Okay, I think we have a winner folks. Thanksgiving is the ultimate holiday-themed horror comedy featuring a well-crafted story and gruesome kills. And when I say gruesome kills, I mean, like really, really gruesome and graphic kills. The opening scene featuring mayhem during a Black Friday sale is just an appetizer. The movie will keep pushing the envelope until it reaches all-new gore levels. Everything culminates in one hell of a twisted dinner scene where our killer smashes a guy’s head in the most brutal way possible. Now, I had to start with this because I think all the graphic violence is the reason why Thanksgiving didn’t get a bigger rating.
This should come as no surprise as the director is Eli Roth who already tested the limits with Hostel and The Green Inferno. While Hostel was a straight-up torture porn, the latter one features a coherent story. Here, we have an even more elaborate albeit predictable story pushing the torture porn stuff in the background. What I didn’t know at the time I was watching this movie was that I’d already seen it. It was one of the fake trailers that you can see in the Grindhouse package (Planet Terror, Death Proof). Thanksgiving is actually the third movie from that package to get proper treatment after Hobo With a Shotgun and Machete.
And it’s just as good as them, if not better. However, you should know that they’ve decided to ditch the original story. A story that was hilarious in its own right. I would love to hear about a boy who was in love with a turkey and went crazy after his father killed it for Thanksgiving. The final version of the movie follows a classic slasher formula. A year after that horrific Black Friday massacre at RightMart, a mysterious person started posting weird social media posts. It would appear that he holds a grudge against some of the survivors. And then, one by one, he will start taking their lives. So, you’ve got a masked killer, a bunch of teens, and a clueless sheriff, a perfect recipe for a perfect slasher.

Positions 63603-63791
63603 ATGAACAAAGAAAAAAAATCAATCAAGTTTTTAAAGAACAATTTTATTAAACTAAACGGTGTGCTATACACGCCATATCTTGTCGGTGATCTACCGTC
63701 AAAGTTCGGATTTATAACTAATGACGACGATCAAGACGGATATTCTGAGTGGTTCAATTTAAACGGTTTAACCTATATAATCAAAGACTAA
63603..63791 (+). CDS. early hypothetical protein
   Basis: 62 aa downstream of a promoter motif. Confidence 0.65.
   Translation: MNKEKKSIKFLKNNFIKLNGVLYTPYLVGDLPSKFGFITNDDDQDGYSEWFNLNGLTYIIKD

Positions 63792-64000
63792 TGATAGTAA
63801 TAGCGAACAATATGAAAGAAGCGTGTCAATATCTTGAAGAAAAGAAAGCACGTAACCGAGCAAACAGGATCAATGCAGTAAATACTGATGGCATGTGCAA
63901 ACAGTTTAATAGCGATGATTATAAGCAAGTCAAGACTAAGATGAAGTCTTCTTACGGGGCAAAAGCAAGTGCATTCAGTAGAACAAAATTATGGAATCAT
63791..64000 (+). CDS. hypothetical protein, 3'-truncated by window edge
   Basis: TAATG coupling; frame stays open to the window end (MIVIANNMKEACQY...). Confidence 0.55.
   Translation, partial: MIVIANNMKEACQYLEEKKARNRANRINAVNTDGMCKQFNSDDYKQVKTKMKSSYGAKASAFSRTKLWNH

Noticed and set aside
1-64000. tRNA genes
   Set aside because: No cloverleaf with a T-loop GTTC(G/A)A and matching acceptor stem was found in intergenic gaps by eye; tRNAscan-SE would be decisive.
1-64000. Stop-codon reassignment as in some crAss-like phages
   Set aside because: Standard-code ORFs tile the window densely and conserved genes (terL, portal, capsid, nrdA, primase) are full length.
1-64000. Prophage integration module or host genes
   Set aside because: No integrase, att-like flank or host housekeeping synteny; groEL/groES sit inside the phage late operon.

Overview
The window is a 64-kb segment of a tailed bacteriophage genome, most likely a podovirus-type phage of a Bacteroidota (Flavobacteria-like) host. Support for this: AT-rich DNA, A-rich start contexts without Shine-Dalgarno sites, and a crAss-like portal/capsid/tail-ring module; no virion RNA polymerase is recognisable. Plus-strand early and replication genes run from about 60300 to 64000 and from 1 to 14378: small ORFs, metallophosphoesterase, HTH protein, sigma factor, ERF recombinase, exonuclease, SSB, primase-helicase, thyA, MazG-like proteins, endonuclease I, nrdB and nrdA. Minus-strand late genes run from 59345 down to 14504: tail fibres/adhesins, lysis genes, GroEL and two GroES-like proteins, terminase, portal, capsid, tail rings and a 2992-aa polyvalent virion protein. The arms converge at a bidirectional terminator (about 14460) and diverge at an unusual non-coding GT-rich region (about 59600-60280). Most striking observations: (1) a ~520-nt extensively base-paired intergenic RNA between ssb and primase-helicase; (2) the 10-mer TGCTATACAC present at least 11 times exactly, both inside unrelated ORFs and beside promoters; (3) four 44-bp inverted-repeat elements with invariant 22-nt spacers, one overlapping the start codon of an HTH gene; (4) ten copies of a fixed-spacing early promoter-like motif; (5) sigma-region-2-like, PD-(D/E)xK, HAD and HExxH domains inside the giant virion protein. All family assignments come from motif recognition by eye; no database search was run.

The identity of the killer remains a mystery until the last 15 minutes, helping with the atmosphere. What helps even more are well-written characters and the storytelling. Yes, we still have the stereotypical jocks, nerds, and cheerleaders but they’re tastefully stereotypical. We will learn more about them as time goes on. Each of their stories will nicely fit together with the main one. And there’s a lot of them. I completely forgot about one guy and then, when he showed up, I remembered him and his story and thought shit, he could be the killer. Out talented and young cast was also good.
Stunningly beautiful Nell Verlaque was the right choice for the lead and we also have Patrick Dempsey in a quite unusual role for him. Comedian Tim Dillon demonstrated his acting talents and it is always nice to see Gina Gershon. The humor here is subtle and sparse, focusing more on the bizarre nature of the kills. The killer itself, known only as The Carver, also looks quite ridiculous with that pilgrim mask. And as soon as I mentioned the word mask, I remembered another slasher featuring a literally masked killer. And I think you know what’s the movie I’m talking about.
Thanksgiving may be a bit over-the-top and too gory but it’s also a lot of fun. The pacing is excellent and I wasn’t bored for a single minute watching it. I think this is simply a movie you either love or hate. I went into it expecting nothing and I got everything. There were a couple of really memorable scenes including one intense chase around the house with the killer. Finally, the ending leaves things open for a possible sequel which I hope we’re going to get sooner rather than later.
Director: Eli Roth
Writers: Jeff Rendell, Eli Roth
Cast: Nell Verlaque, Patrick Dempsey, Gabriel Davenport, Addison Rae, Jalen Thomas Brooks, Milo Manheim
Fun Facts: The appearance of the killer known as The Pilgrim or The Carver was inspired by John Carver paintings of the people aboard Mayflower.